Do you have a hard time finding your focus and motivation when you struggle with your tasks as a communicator of science? Why not do to like Eva Amsen – science writer and communicator from London – and her colleagues: organize some Coworking Mornings? “It can be surprisingly productive to work in the presence of others who are also working,” Eva says.
Hi, Eva! Please tell us how the idea was conceived to organize coworking mornings for SciComm people.
Since last autumn I’ve been working full-time as a freelance science writer and communicator. To get out of the house and spend some time working around other people, I started occasionally attending a writing group. At those events, people sit around a large table and work on their own writing projects. I found it very motivational to work like that, but when the morning ended and the group shared what they had been working on, I was always the only person who had been writing about science. Even though the group is very welcoming, I thought it would be nice to work around other science communicators.
That’s when I decided to set up SciComm coworking mornings. It would immediately put everyone on a common ground where the whole group knows that we’re all doing something related to science, and nobody has to feel out of place. We’ve had one of these mornings so far, and it was very productive. It’s not just for writers, either. Anyone who has a few hours of science communication work to get done can join.
Where and when are they organized?
I’m trying to make this a monthly event for the moment. The next one is August 21st at Rotate, a coffee shop in London. If there is a lot of demand, I might have them more frequently.
What’s happening during a coworking morning?
Most of the time, people quietly work on their own laptops, with a really useful, because it gives you something manageable to achieve in the time you’re there. Sharing that goal keeps you accountable, especially because there’s another check-in at the end of the morning, where everyone has a chance to say how they did.
What do you think is the main motivation for people to attend events like this?
It can be surprisingly productive to work in the presence of others who are also working. I originally set up the SciComm coworking mornings with freelancers in mind, because I personally found it difficult to stay motivated at home some days. But there are other science communicators who benefit from this as well. For example, many science communicators are researchers but find that nobody else in their research group is interested in outreach or engagement projects. For them, it can also be very motivational to spend a few hours surrounded by other science communicators. And even though we mostly work, there is time before and after, or even during a short break, to chat with the other people there and make some new connections.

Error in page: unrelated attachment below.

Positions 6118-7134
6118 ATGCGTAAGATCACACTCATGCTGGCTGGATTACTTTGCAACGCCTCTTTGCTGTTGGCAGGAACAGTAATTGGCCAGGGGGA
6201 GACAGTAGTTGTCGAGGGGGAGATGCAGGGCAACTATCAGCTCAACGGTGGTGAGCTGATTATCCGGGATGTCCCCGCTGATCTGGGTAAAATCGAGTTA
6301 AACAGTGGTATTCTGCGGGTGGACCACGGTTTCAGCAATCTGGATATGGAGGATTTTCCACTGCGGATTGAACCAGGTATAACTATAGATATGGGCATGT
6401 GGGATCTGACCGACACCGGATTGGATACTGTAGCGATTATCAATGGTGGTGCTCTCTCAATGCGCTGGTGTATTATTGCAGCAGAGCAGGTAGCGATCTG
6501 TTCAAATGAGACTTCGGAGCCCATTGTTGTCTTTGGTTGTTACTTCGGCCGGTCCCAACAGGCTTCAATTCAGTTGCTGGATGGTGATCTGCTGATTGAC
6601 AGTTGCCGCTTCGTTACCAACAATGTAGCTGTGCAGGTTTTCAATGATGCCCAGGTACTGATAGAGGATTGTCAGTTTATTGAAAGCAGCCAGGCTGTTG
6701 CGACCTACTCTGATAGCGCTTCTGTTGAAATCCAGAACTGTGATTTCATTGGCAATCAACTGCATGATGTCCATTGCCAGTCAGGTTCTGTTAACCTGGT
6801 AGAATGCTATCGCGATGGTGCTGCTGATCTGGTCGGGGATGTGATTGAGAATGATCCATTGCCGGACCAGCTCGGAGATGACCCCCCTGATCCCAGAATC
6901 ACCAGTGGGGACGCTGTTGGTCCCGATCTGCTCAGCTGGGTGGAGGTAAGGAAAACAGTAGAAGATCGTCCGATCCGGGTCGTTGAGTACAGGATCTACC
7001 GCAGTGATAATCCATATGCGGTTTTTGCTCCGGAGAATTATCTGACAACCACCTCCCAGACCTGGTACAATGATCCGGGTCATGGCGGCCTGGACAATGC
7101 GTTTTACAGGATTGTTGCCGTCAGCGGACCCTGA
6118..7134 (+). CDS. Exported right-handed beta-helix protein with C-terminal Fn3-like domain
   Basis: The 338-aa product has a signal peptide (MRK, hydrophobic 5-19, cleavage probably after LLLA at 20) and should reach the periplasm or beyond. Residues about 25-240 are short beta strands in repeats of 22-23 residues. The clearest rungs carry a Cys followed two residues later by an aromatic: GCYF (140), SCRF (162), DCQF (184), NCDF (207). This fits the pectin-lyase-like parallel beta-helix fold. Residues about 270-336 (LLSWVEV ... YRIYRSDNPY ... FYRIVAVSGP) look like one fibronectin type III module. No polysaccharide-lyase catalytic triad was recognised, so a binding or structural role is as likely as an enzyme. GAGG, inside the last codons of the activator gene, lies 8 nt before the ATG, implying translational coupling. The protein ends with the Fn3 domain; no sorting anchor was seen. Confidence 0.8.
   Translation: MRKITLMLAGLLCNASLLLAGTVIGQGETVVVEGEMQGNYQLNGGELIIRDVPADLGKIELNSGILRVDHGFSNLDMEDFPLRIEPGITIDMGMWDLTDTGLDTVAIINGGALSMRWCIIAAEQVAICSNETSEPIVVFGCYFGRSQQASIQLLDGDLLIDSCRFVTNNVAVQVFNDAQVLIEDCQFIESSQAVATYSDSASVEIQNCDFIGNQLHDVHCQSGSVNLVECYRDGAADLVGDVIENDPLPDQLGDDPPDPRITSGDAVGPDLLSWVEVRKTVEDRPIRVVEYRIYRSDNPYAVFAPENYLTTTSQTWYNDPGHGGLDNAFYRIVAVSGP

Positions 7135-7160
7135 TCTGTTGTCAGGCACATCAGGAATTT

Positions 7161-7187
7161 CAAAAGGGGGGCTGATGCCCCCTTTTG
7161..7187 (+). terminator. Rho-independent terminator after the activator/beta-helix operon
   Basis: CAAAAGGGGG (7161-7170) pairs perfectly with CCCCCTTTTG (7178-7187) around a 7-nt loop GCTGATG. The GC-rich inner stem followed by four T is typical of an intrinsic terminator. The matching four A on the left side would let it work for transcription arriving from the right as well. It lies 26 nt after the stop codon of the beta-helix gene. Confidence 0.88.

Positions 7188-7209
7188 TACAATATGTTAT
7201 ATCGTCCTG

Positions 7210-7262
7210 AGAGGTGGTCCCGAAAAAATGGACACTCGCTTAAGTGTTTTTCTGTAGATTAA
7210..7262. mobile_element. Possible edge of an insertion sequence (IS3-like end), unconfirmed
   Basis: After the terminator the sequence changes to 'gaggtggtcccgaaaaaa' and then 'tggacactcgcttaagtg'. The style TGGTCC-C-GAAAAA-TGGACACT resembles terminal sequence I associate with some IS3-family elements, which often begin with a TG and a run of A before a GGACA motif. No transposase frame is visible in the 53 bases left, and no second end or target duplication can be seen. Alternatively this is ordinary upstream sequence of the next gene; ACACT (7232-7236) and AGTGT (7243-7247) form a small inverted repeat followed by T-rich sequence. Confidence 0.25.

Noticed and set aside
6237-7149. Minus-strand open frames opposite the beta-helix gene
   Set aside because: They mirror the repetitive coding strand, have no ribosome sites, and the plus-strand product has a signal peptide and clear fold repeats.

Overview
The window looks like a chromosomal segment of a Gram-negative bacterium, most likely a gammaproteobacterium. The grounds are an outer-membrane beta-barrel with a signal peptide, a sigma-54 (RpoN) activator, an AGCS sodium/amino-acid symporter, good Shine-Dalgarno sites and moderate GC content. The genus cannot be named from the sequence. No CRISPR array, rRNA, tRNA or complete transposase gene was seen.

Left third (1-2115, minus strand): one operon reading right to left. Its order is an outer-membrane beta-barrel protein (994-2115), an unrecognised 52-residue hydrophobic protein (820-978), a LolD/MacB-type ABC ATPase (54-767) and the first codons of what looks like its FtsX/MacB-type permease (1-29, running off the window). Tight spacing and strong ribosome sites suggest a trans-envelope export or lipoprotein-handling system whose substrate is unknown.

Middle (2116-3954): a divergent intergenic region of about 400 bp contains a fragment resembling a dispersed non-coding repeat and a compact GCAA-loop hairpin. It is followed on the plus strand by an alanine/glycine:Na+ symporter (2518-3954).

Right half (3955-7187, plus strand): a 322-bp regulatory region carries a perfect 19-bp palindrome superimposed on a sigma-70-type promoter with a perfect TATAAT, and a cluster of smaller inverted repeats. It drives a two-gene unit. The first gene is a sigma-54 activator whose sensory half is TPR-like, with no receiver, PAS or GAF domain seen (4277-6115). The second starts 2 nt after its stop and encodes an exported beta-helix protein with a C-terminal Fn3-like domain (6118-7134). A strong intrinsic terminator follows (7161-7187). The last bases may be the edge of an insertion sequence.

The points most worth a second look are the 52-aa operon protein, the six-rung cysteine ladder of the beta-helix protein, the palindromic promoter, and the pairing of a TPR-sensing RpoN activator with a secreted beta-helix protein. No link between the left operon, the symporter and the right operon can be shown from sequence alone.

I should add that London is not short of networking events for science communicators. Every month, dozens of people attend the excellent London SciComm Socials, which are very much geared at people who want to make new connections. The many institutes and societies in the city also regularly host workshops, talks, receptions, seminars and other events for science communicators, but there wasn’t really a structured way to get together in the same space and just get some productive work done. That’s what I’m hoping the coworking mornings will add to the busy science communication community in London.
Please give three pieces of advice to professionals in e.g. SciComm, Science & Tech who want to try something similar!
- Most importantly, you need a space where you can bring a group together to work uninterrupted for a few hours. I’m using a café that is very much open to having people work there for a few hours, but it could also be a meeting room at an institute, for example.
- Another important thing is the accountability aspect. By having people share what they will be working on that morning, you’re encouraging them to set a goal for themselves that’s manageable because they want to end the morning by saying that they achieved that goal.
- And finally, if you don’t want to organise your own event, but have a similar experience, you can look for a general writing group in your area and take your science writing projects along.
I’ve collected some tips on the coworking page of the Share Your Sci website, aimed at people who want to set up a similar event.
- Claire Price of Crastina receives outreach award from Royal Society of Biology - October 25, 2020
- Agile Science student project at Brussels Engineering School ECAM: “We can’t wait to try it again!” - August 28, 2020
- Create an infographic in the Lifeology SciArt Infographic Challenge - June 16, 2020
- Adam Ruben – The scientist that teaches undergraduate students comedy - March 27, 2020
- Sam Gregson, Bad Boy of Science: “Comedy helps to bridge the gap” - March 10, 2020
- The Coolest Science Merchandise of 2019 - December 16, 2019
- Science Media Centre (UK) offers guide on dealing with online harassment in academia - November 26, 2019
- Agile project management taught to students and researchers at Karolinska Institutet - September 20, 2019
- Stefan Jansson: Improve your credibility! (Crastina Column, September 2019) - September 6, 2019
- The People’s Poet: Silke Kramprich, tech communicator - August 31, 2019